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inferior, or how much superior rather, your majesty is to either of these in this kind of praise, I need not speak: it is acknowledged even by such as differ from you in the point of religion, as a matter that hath added more than ordinary lustre of ornament to your royal estate; that you “ do not forbear so much as at the time of your bodily repast, to have for the then like feeding of your intellectual part, your highness' table surrounded with the attendance and conference of your grave and learned divines.”

What inward joy my heart conceived, as oft as I have had the happiness to be present at such seasons, I forbear to utter: only I will say with Job, that “ the ear which heard you, blessed you; and the eye which saw you, gave witness to you."

But of all other things which I observed, your singular dexterity in detecting the frauds of the Romish Church, and untying the most knotty arguments of the sophisters of that side, was it, I confess, that I admired most ; especially where occasion was offered you to utter your skill, not in the word of God alone, but also in the antiquities of the Church, wherein you have attained such a measure of knowledge, as (with honour to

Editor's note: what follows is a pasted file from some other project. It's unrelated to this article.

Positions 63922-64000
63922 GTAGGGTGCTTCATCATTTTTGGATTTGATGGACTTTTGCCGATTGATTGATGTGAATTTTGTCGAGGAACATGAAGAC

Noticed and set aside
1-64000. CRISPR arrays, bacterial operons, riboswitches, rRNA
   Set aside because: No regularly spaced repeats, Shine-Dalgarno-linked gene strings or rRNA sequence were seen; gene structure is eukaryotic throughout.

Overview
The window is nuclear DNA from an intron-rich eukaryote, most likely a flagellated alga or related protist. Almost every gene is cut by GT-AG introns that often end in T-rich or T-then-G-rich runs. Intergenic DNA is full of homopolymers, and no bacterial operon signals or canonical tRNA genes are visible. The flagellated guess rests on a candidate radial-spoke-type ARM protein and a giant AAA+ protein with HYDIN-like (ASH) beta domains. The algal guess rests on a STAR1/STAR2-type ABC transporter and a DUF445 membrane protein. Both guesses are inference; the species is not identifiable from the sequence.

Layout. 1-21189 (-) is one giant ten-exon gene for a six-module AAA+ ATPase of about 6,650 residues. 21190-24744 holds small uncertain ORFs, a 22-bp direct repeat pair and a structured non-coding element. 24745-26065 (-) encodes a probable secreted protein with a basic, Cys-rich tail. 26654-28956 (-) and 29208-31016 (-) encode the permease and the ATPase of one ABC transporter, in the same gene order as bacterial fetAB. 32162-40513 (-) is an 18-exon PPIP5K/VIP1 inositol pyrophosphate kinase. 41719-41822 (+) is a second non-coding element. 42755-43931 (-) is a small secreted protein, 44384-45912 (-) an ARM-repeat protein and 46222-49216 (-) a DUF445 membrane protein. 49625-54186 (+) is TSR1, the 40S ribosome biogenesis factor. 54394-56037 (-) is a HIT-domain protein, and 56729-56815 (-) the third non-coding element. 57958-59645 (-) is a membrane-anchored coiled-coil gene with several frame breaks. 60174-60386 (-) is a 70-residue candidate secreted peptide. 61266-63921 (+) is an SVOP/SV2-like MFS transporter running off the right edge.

e Jo. Brereley in his epistle befure St. Augustine's Religion. d Job, chap. 29. ver. li.

God, I trust I may speak it, and without flattery to you) in a well studied divine we would account very commendable, but in such a monarch as yourself almost incredible. And this is one cause, most gracious Sovereign, beside my general duty, and the many special obligations whereby I am otherwise bound unto your majesty, which hath emboldened me to entreat your patience at this time, in vouchsafing to be a spectator of this combat, which I am now entered into with a Jesuit, who chargeth us to “disallow many chief articles, which the saints and fathers of the primitive Church did generally hold to be true ;" and undertaketh to make good, that they of his side do not disagree from that holy Church, either in these, or in any other point of religion.